What, then, can you do to influence your premium? First, understand what determines your rate.
Age: There's not much you can do about it, but age has a massive impact on rates. Simply put, younger riders are more likely to crash. There is some discussion among insurance companies about the recent upward swing in fatal accidents involving older riders without a lot of experience--will they see higher rates soon or not?--but the general trend is that we get safer as we get older. (Trevitt forms the exception to prove the rule.)
Experience: If you just got your license, expect to pay more than a grizzled veteran. Statistically, you're most likely to have an accident when you're just starting out--at least that's the view of insurance companies. Combine inexperience with youth and you've got high risk. You may not agree, but this is how the statisticians view it.
Driving record: According to Gray, "One or two tickets usually isn't a big deal. But get three or more and the rates will go up." Again, it's statistics. "We find that riders who have a lot of tickets end up doing other things that add to the average loss cost." Getting caught driving without a motorcycle endorsement is one thing, but driving on a revoked or suspended license is fiscal suicide. Get caught driving drunk, and it's actually worse. (Worse than suicide?)
These are worse than tickets, according to those we interviewed. (Backed up by a bit of side-by-side comparison shopping; see sidebar.)
Motorcycle type and size: As suggested above, the risk factors associated with your motorcycle will vary by carrier. Some can look at the data close enough to discern a CBR1000RR from an R1, while others lump all 1000cc sportbikes into one category. Some carriers will bump high-involvement bikes from their expected categories to one with a higher risk factor (and a greater cost).
Your job is to be a smart consumer. First of all, shop around. Of all the insurance people we talked to, it was surprising to hear this as the main suggestion from every one. Different companies have different rates--it's that simple. Search for the best one given your history and the bike you own. Be careful about matching benefits closely, as coverage can vary.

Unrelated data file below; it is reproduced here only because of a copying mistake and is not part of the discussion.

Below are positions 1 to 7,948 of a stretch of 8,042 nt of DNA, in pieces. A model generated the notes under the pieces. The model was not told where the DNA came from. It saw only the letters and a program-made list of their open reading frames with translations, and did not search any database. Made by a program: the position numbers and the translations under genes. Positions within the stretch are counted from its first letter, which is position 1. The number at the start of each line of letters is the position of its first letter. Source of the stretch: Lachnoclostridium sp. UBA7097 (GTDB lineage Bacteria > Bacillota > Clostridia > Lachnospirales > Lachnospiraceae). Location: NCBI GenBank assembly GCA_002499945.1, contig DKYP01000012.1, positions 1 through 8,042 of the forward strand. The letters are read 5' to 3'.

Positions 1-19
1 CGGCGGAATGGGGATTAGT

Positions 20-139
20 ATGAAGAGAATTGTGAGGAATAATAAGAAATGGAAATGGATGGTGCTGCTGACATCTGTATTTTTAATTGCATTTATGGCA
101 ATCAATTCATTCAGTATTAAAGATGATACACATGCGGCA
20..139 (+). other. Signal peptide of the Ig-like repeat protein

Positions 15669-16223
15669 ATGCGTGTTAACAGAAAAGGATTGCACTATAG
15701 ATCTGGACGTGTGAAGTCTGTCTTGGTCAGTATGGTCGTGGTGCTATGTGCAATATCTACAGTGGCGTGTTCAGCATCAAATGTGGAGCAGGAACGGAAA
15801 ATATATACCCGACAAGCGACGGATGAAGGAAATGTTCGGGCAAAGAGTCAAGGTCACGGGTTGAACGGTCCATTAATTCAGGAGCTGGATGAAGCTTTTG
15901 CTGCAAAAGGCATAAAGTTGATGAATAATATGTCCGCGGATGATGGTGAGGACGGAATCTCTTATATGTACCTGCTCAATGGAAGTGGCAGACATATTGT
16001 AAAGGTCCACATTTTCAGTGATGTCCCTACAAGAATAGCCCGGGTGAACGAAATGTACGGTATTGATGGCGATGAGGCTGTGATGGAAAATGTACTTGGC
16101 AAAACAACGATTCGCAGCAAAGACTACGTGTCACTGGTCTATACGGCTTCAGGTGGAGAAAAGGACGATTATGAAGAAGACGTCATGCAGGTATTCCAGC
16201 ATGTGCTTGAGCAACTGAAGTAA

Consider taking a training course. As it stands, most companies offer modest discounts for taking an MSF course. The benefit is generally more pronounced for new riders than for graybeards. Check with your agent regarding track days or schools; most insurers want something with MSF in the title before offering up a discount.
Consider a higher comprehensive and collision deductible. Shop the different deductibles carefully. You may come out ahead with a higher deductible. So much depends on how often you expect to crash. (Oh, if we only knew...) If you've paid cash for the bike or have some way to appease your lender, you may be able to go "bare" on comprehensive and collision. Just remember that any repairs will have to come out of your own pocket.
Keep your record clean. That's so obvious we hesitate to admit it, but did you know that keeping your credit scores high will also help? This factor varies by state and insurer, but we're told people who are habitually late in making payments are statistically more likely to have insurance claims.
Finally, consider multivehicle coverage. Many insurers will work hard to get all your business, and the more of it there is--home insurance, fire, theft, life, you name it--the harder they'll work to get everything on one plate. "We can be very competitive when we have all your business," our local State Farm agent said, point blank. But as with everything, look at the big picture; don't give up better homeowner's coverage just to save a few bucks on the bike.
Insurance is clearly a one-sided deal. Companies know you need them and spend significant resources determining how safe you're likely to be--and will charge you accordingly. Your mission is to grow smarter as you grow older and more experienced, and stay out of the gravel. Consider those statisticians who think you're going to crash and prove them wrong.